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Hargis Broaches Baroque Opera

From serpintine curves to archaic handbooks, Hargis delves deep into Baroque

1Uncaptioned photo
1Uncaptioned photo
By Marissa A. Glynias, Contributing Writer

Opera is a vocally-driven performing art. But this past Tuesday, Ellen Hargis—a “Baroque-music diva” according to The New Yorker—proved that sleight of hand can improve even the most skilled voices. During a lecture and masterclass hosted by the Office for the Arts (OFA) at the New College Theatre (NCT), soprano Hargis demonstrated the importance of performance gestures.

“Ellen Hargis is an extraordinary resource for Baroque vocal music,” said Thomas Lee, Program Manager for the OFA’s Learning From Performers series. “She is both passionate and knowledgeable as a singer as well as a teacher to students such as these.”

Hargis spoke about Baroque performance practices in opera, and concentrated specifically on the physical gestures used in that period, working with cast members from the Harvard Early Music Society’s presentation of Francesco Cavalli’s opera “L’Ormindo.”

Hargis compared Baroque music and its practice to Baroque art, stating that she often finds inspiration for her characters by looking at art from the period. She showed photographs of sculptures by Bernini, as well as paintings by Rubens and Watteau, pointing out the serpentine curves of their bodies and the grace and poise of each pose.

Through excerpts of commentaries from as far back as the 17th century, Hargis discussed the importance of asymmetry in Baroque performance practice and used examples from the “handbooks” of the time, including “Chirologia: or the Natural Language of the Hand” and “Chironomia: or the Art of Manual Rhetoric.” Both of these volumes dealt with the significance of minute hand gestures, details which would have been noticed by almost all 17th century audiences.

When asked about the importance of these subtle hand gestures in a contemporary performance, Hargis said, “The bigger issues of asymmetry and serpentine curves in Baroque performance practice are still helpful to the understanding of this music in the 21st century, even if the smaller subtleties are lost. Sometimes these principles and subtleties will enhance the playing of a character, but sometimes it won’t, which is when—even in a period performance—it seems frivolous to stay true to the Baroque practice.”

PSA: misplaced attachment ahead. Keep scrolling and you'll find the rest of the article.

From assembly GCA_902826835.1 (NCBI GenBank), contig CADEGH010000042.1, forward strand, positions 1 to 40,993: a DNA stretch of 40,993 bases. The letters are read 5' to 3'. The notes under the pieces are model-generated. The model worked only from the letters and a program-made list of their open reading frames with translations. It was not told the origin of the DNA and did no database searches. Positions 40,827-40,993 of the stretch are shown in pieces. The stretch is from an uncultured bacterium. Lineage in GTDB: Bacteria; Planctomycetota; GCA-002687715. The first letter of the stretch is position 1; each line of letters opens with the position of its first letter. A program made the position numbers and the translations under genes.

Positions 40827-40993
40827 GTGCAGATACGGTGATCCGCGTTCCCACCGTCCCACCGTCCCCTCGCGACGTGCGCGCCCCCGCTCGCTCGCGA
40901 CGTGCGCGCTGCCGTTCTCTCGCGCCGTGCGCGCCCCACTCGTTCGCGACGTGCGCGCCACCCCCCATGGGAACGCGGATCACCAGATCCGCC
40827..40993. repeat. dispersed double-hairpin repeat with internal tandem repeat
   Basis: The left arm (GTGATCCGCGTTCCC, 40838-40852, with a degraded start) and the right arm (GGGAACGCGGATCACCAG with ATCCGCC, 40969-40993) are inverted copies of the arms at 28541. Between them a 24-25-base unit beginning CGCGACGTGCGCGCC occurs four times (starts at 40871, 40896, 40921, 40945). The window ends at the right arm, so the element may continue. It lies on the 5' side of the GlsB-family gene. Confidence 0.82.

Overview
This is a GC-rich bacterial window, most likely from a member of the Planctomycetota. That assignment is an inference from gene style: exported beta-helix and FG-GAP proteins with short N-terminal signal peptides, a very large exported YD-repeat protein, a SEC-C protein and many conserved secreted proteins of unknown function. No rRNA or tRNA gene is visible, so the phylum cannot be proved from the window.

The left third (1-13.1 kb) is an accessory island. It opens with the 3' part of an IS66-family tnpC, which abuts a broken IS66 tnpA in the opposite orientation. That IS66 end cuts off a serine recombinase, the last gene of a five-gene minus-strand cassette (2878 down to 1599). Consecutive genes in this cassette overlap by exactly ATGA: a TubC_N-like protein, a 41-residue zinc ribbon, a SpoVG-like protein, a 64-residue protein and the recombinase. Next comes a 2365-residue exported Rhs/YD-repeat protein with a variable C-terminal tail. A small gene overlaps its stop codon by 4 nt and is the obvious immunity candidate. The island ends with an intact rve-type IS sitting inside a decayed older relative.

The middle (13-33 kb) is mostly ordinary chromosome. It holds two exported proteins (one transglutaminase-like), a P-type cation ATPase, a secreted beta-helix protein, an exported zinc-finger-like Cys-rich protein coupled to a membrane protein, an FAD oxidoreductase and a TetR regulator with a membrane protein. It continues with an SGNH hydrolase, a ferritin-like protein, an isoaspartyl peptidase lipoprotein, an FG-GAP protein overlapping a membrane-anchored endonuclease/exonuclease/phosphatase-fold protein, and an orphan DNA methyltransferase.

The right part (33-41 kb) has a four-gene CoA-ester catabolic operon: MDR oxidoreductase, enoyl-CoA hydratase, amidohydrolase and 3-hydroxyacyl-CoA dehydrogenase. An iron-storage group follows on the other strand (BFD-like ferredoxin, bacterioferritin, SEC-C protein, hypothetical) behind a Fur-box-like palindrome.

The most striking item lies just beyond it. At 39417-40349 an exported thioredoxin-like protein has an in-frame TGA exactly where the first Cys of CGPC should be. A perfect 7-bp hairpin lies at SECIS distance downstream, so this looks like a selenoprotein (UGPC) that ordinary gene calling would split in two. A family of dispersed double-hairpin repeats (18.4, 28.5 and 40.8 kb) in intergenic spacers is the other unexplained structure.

After the conclusion of the lecture, Hargis held a masterclass featuring cast members of “L’Ormindo,” which will run from Nov. 13 to Nov. 16 at the NCT.

“The production of ‘L’Ormindo’ uses a wider palette than just Baroque performance practices, although we will stay true by using serpentine curves, and a wide array of dance origins,” said director Roy A. Kimmey ’09. “There are often sharp shifts in emotion throughout the music of this opera, and we want the gestures to point out these rhetorical changes in the music.”

Keeping the thoughts of the director in mind, Hargis worked with six members of the cast on using more Baroque performance practices in their interpretations of the music, helping the character of Sicle (Lisa A. Lynch), on using her gestures more effectively. Because Sicle’s piece is a combination of an aria (a more melodic song) and recitative (a sung narrative) it requires more sudden changes in gestures and facial expressions.

Hargis also worked with the character of Erisbe (Felicia Plunkett) on her two duets: one with the title character, Ormindo (Jay Smith) and the other featuring Erisbe’s husband, Amida (James B. Onstad ’09). In these duets, Hargis pointed out that in Baroque performance practice, the two characters did not need to look at each other throughout the entire scene. Thus, when their lyrics seem to be an aside, they can look out to the audience so their corresponding gestures will be more visible.

At the conclusion of the masterclass, Kimmey and Matthew Hall ’09, Music Directors of “L’Ormindo,” were both very pleased with the new performance practices implemented by Hargis. With these new moves, the production of “L’Ormindo” will be closer to the original Baroque essence of the opera.

“Often there is an aesthetic to period performances, almost a white noise, where the emotions and practices of the period are not directly related to the performance.” Hargis said. “By reducing this white noise, or dissonance, through the interaction of the sister arts of musical and physical gestures, audiences can better understand the emotional message of Baroque music.”

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